My five-year-old daughter flipped out this morning when she learned that she needed to get a blood test. While I’m not a big fan of tearful wailing at 8:00 AM, I have to admit that flipping out is a perfectly reasonable response to the thought of having a complete stranger stick a needle in your arm. Especially when you’re just five years old. We’ve been through our fair share of flip-outs, and they usually end with some variation of either snuggles or shouts (from both of us), but this time I tried something new. Perhaps it’s because I actually got eight hours of sleep last night, or perhaps it’s because I’m working on a new book about teaching mindfulness to children, but I actually had an idea. Earlier this morning, my daughter has asked me if I had meditated after I woke up, and it just so happens that I had, so I knew meditation was on her mind. As she sat at the dining room table, sobbing into her cereal, I told her that one reason I meditate is so I can practice choosing my thoughts, so I can get better at keeping the ones I want and getting ride of the ones I don’t.
One of the core ideas of mindfulness is acceptance. When we adopt a mindful stance towards life, we make a conscious choice to accept whatever is happening in the moment without judging it or wishing it was different. Thus, one of the core ideas of mindful parenting is about accepting whatever is happening for our children or ourselves, without judging it or wishing it was different. I don’t know about you, but there are many, many times each day when I wish something about my own parenting (such as my tendency to snap at my girls when they throw tantrums) or my daughters (their bickering, whining, and nagging come to mind) were very, very different. The reality is that I often do want things to be other than they are. I want to be a calmer, kinder parent, and I want them to be better communicators and problem-solvers. At first glance, this does not seem to be a particularly “mindful” stance.
A few weeks ago, I was on a retreat as part of a year-long course I recently took on Mindfulness and Psychotherapy. (For the record, the course meets in person in the Boston area and online for those of you around the world, and it’s fantastic. If you’re a mental health professional interested in integrating mindfulness into your practice, I highly recommend you check it out.) Anyway, we spent about 36 hours of the retreat in silence, during which time our goal was to meditate on whatever we were doing: sitting, walking, washing dishes, and eating. At each meal, I tried to focus on eating slowly by chewing carefully and paying attention to the flavor, smell, and texture of each bite. This doesn’t come naturally to me; even before I had kids, I tended to shovel my food in as though a baby was crying or a toddler was nagging me to wipe her tushy, and once I became a mother, well, things just went downhill. If I wasn’t careful on the retreat, I quickly reverted back to my habit of speed eating, even though there wasn’t a kid in sight. And then I remembered a tip I had read somewhere about how to eat more slowly: put down your fork between bites. As I thought about it, I realized that I can’t be fully present for any one bite if I’ve got one hand wrapped around a fork, poised to take the next one. It’s taken me a long time to fully understand this, and I’m still fully figuring it out, but what we’re doing with our bodies at any given moment really does influence how our brains are working (or not). Merely holding a utensil in my hand triggered my mind to think about what was coming next, which meant I wasn't thinking about the bite I was working on.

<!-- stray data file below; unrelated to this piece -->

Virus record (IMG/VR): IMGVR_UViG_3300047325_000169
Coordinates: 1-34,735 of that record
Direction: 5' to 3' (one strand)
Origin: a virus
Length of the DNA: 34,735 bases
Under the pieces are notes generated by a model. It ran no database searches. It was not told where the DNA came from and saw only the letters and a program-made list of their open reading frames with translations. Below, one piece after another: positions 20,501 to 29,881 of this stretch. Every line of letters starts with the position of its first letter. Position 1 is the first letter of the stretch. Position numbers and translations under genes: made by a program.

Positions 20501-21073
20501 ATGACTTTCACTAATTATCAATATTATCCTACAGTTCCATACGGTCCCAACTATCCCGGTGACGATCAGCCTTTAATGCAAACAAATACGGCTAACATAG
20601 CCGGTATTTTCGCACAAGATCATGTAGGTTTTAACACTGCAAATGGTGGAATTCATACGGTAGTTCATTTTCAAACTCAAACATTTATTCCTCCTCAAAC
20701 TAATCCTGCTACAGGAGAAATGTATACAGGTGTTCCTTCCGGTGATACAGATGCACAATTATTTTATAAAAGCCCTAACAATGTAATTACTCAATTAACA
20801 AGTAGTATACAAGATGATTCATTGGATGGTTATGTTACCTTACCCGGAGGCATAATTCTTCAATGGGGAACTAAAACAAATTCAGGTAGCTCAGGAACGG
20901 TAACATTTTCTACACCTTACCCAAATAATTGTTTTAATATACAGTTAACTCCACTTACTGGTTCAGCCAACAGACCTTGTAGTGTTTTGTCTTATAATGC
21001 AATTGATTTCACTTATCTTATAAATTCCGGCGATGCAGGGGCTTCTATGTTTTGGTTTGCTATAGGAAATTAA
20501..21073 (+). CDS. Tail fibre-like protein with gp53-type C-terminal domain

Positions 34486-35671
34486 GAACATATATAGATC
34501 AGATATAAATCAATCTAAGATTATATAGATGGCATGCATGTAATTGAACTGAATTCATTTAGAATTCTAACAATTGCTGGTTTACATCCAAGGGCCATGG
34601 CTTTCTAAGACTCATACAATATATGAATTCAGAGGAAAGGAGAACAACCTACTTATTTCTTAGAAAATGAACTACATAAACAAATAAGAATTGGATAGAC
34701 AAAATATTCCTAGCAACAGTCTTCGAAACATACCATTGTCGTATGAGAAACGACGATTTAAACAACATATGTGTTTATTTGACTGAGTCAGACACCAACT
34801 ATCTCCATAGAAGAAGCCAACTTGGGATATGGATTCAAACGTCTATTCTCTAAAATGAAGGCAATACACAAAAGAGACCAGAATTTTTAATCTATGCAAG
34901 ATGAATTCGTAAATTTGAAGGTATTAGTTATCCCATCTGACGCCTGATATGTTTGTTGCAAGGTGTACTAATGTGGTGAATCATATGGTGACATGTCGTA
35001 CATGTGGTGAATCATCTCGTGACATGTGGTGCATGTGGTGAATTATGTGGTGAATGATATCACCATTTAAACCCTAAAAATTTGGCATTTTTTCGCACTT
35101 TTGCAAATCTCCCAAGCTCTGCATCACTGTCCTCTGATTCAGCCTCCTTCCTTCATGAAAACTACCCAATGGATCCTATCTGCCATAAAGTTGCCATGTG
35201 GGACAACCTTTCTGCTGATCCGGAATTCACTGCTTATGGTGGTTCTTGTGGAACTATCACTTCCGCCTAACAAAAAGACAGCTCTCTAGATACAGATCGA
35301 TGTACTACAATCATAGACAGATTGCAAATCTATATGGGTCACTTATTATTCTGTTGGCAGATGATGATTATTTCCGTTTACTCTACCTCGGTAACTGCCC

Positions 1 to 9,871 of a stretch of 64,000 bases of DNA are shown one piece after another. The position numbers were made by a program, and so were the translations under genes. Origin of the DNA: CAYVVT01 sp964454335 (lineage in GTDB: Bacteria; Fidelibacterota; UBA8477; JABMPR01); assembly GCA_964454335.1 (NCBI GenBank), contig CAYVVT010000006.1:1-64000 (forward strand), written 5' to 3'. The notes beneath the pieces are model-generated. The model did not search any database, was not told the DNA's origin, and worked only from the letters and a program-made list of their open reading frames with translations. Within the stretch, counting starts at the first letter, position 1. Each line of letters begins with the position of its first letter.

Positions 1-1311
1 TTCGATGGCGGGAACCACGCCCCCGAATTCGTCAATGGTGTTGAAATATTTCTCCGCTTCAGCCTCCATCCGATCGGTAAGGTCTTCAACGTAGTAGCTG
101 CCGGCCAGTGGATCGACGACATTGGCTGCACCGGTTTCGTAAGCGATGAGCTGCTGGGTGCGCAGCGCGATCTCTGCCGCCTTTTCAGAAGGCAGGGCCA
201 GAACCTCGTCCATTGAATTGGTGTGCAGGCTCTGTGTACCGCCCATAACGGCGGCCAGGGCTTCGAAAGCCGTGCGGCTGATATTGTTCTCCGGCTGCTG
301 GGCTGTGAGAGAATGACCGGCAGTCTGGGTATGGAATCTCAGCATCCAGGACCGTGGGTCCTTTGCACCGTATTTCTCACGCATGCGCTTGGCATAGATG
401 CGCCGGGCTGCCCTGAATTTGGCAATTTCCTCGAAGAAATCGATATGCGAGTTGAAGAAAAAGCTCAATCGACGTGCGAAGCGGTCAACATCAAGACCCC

I am absolutely honored to host Karen Maezen Miller on the blog today. Her writing never ceases to dazzle and inspire me. They don't make it past spring, the camellia flowers, but oh, what a beautiful spring. Their blooms appear in one energetic burst, when the winter's color has dulled to gray. They arrive when it's dark and cold, and you've ceased to believe in the promise of April or May. They pop up when time has frozen and you have turned blue, yes blue, with the sad certainty that nothing ever changes around here. You see a wink of color, and turn to see a lady dressed in red. She tosses off her beauty in the hour of its perfection, and the flowers carpet the ground where you walk. Flowers are love's perfect offering. They do not ask to be appreciated. They expect nothing in return. They just let go. I don't have to do anything in my garden and yet there are flowers appearing all the time: azalea, jasmine and wisteria in spring; water and day lilies in summer; camellia, bird of paradise, and orange blossoms in winter; floribunda roses and gardenias nearly all year long. Even the dandelions count. By some mysterious and unerring hand they all appear right on time. They seed the fruit. They feed the bees and butterflies. They sweeten the breeze. They are subtle and selfless, here and gone, appearing and disappearing, part and parcel of life's perennial display. By this definition everything is a flower; by this lesson, all is love. Life is indeed love, continually pouring itself into itself—for my benefit and delight, I might add—but by my egocentric thinking I can be blind to the gift.